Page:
My neighbor and I had been talking about getting chickens. Although we live right in the city of Detroit, there is an abundance of space, and urban agriculture has caught on here like wildfire. Communities of would-be farmers have crystallized around movements like the Garden Resource Program, which sponsors plant distributions, farmers market participation, gardening classes, bee-keeping groups and more. Over the last several years, Phil and I have (re)established home gardens and worked to keep them active around the year. We have had plentiful yields, even selling occasional overflows of organic produce to local shops and at market. Expanding into poultry would be an exciting move towards self-sufficiency. We were acquainted with an underground network of chicken keepers (poultry are illegal within the city limits) who were eager to share extra chicks as well as wisdom. Once we vocalized our interest in a flock, the pressure was on to get started. A friend had a new batch of baby chicks and was ready to send some our way.
Although I am a powerful magnet for wayward animals and would normally have jumped at the chance to house a group of fine, feathery ladies, an upcoming commitment required me to avoid any dependents upon which a landlord might look askance. Phil, on the other hand, was ready to commit. The flock would therefore be located at his home, situated on a lush city property of very generous proportions. These would be happy chickens, and I would be able to assist with their care. We agreed to take some of our friend's chicks knowing that they would not be moved for several more weeks. This left plenty of time to design and build the chicken coop, a step which turned out to be deceptively simple.
One dark and rainy Wednesday we set out to measure the far corner of his yard. It is bounded by two 10 foot high walls of cement block that have foundations approximately four feet in depth. The area is graded with course stones. An avid salvager, Phil had already located fence pieces that might be incorporated into a pen. He mocked up a rectangular enclosure of about 14 by 18 feet and proposed a coop tucked into the corner of the cement walls, covered by a roof that sloped down towards the gently shaded outdoor run.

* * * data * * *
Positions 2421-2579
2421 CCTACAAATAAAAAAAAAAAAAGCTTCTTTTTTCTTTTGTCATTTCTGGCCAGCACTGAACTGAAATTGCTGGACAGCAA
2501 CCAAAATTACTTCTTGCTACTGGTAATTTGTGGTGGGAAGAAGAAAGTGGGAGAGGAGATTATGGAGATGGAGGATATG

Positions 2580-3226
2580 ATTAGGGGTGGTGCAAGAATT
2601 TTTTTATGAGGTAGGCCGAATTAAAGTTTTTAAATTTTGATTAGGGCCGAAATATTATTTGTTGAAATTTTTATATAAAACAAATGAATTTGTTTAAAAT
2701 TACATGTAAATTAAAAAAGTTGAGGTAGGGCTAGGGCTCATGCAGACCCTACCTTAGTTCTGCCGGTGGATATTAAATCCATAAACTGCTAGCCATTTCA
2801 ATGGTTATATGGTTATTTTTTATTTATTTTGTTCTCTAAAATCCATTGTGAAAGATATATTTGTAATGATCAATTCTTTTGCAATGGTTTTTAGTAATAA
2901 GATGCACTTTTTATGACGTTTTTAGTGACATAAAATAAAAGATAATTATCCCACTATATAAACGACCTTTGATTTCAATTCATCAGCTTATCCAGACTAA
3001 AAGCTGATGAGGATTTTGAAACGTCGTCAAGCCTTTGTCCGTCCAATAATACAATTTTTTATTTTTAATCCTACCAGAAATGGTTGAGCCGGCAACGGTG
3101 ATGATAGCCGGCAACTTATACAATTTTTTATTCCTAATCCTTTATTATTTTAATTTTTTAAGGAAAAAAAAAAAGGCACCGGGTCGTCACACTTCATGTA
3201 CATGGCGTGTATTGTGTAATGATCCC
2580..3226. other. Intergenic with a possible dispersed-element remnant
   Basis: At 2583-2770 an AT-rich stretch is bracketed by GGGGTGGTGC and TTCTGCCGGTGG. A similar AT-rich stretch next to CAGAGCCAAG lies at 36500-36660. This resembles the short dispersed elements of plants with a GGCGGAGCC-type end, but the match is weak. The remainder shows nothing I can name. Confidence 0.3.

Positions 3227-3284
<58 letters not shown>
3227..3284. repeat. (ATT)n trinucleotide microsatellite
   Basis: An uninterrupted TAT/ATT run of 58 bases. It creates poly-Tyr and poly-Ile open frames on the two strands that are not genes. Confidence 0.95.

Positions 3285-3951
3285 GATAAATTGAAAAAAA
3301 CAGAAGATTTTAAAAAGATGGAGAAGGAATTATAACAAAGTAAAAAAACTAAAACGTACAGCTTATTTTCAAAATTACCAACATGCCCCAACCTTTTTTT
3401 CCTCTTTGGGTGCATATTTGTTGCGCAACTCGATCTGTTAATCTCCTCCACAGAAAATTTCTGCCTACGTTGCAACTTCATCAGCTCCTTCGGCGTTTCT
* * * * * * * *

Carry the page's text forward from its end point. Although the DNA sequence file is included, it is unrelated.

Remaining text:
Upon saturation from the pouring rain, we retreated to the kitchen to brew a pot of coffee and transfer our soggy measurements onto something more substantial. He stood at the window as we drew, checking to see that the pen was positioned for optimal visibility from the kitchen table. Those in a rural setting may find it odd, but in this urban context, the visual accessibility of the chickens was almost a quality of life concern. By looking past the pond full of golden fish, past the leafy garden plot, and into a picturesque yard of chickens about their business, one might occasionally forget that he or she is surrounded by a troubled city. For Phil, a homicide detective that works nights for the Detroit PD, this was an unspoken but understandable priority.
While we had both the knowledge and the materials to start construction on the coop immediately, it didn't happen. The plan became more and more elaborate (although charming and nearly maintenance-free, at least in theory), and our time to build was constrained by other projects. The keeper of the chicks reminded us once or twice that they were getting big enough to move to their new home, but still we took our time with plans for the coop and avoided a committed date to pick up the chickens. Avoidance does not work well in this city; suffice it to say, we all frequent the same restaurants. Sure enough, sooner rather than later, we had to take the plunge. On May 21st at 10:30pm, as our friend was cheerfully departing town for a holiday weekend in Nashville, I found myself standing outside her house with a pet carrier full of little chickens.
Today is May 22nd, and as I am typing this, I can hear them chirping in my bathroom. The cats and the dog, normally adversarial, have taken a united interest in getting inside the room. They have been camped outside the door since the chickens arrived. Each time I pass through the hallway, I receive very earnest looks regarding their need for thumbed assistance in the turning of the knob. This weekend, the chicken coop will rise to the top of the Projects list.
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